I believe with all my heart in justification by faith alone. It is the “main hinge on which religion turns,” as I explain here and here. I cherish beyond words that because “it is finished” (John 19:30), I can know true comfort, trusting that Jesus Christ “has fully paid for all my sins with his precious blood, and has set me free from the tyranny of the devil” (HC Q/A 1). I gladly affirm the scandalous nature of free grace. I need it every day. As God gives me strength, I will preach, and pray, and sing, and shout of the wonderful, matchless grace of Jesus as long as I live.

I am also compelled by Paul’s example and by Holy Scripture to declare the whole counsel of God (Acts 20:27).

Which doesn’t mean we move past the gospel or leave grace behind. The gospel never ceases to be relevant. We are never not dependent on grace.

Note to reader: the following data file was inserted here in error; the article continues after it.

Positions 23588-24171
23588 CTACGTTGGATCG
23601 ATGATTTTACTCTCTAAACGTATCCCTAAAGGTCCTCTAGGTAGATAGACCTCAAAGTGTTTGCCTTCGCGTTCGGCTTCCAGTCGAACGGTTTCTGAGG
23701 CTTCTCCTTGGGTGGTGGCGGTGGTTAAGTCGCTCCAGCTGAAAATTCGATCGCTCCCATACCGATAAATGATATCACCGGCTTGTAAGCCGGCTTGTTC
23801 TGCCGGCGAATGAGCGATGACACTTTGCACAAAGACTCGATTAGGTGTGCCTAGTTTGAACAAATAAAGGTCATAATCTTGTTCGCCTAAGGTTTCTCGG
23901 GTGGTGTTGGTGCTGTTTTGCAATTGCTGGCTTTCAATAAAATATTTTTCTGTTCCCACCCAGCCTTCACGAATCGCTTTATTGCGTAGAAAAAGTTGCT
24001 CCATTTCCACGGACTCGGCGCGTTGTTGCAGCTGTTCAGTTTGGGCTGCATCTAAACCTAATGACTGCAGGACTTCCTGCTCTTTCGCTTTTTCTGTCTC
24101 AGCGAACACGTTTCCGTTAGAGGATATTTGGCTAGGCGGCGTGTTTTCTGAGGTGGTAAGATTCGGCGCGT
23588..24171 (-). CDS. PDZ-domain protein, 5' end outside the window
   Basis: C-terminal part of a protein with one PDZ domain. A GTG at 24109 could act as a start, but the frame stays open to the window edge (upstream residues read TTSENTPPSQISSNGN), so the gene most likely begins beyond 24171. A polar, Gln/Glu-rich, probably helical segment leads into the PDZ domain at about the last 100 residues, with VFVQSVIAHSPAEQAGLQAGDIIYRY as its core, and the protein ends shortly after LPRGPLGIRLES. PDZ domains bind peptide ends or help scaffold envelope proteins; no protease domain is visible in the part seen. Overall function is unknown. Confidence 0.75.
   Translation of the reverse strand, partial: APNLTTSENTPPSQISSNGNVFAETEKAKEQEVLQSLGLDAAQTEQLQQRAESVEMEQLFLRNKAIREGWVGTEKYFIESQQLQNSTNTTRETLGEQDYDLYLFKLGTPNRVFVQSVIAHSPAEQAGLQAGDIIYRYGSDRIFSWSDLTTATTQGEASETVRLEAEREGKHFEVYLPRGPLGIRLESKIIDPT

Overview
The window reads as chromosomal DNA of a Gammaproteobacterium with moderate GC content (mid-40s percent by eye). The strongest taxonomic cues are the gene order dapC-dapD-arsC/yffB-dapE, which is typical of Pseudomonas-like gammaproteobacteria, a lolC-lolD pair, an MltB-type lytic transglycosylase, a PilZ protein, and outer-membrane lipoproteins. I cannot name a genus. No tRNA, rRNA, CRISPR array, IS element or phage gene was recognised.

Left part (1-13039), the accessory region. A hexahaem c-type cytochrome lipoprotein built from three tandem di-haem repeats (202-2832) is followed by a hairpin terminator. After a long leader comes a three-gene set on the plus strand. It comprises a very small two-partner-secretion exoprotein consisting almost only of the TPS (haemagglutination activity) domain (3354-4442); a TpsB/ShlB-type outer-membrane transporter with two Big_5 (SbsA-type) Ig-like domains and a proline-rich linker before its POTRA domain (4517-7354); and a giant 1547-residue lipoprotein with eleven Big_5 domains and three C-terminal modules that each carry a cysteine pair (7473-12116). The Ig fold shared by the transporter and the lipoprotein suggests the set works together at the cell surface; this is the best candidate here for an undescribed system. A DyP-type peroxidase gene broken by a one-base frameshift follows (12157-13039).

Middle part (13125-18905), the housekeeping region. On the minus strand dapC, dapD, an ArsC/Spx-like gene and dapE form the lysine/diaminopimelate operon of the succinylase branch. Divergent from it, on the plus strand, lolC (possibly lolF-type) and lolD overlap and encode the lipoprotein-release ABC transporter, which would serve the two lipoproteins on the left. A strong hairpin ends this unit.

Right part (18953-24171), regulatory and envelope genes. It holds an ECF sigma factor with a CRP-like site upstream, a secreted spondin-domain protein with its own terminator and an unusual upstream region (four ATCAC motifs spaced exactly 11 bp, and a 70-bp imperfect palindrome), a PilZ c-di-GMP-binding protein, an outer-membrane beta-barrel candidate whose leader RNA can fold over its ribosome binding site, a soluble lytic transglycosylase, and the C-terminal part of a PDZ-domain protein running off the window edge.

In fact, grace is so amazing that there is more than one thing to say about it. By grace we do wonders (Acts 6:8), by grace we are justified (Rom. 3:24), by grace we exhort (Rom. 12:3), by grace we build (1 Cor. 3:10), by grace we work hard (1 Cor. 15:10), by grace we give generously (2 Cor. 8:7), by grace we use our gifts (Eph. 4:7); by grace we are strengthened (Heb. 13:9), and by grace we are saved (Eph. 2:8). Every good thing we do, every true thing we believe, every bit of resting, every bit of striving, every mercy and every effort is by grace (James 1:17).

If there is one central area of confusion surrounding progressive sanctification, I think it has to do with the role of exertion in the Christian life. Is there any place for God-infused effort as we “grow in grace” (2 Pet. 3:18)? When we meet people whose hands and feet cause them to sin, can we only tell them of justification by faith, or can we also implore them to cut it out and “cut it off” (Mark 9:43-47)? Might that word of warning and exhortation be a grace to them?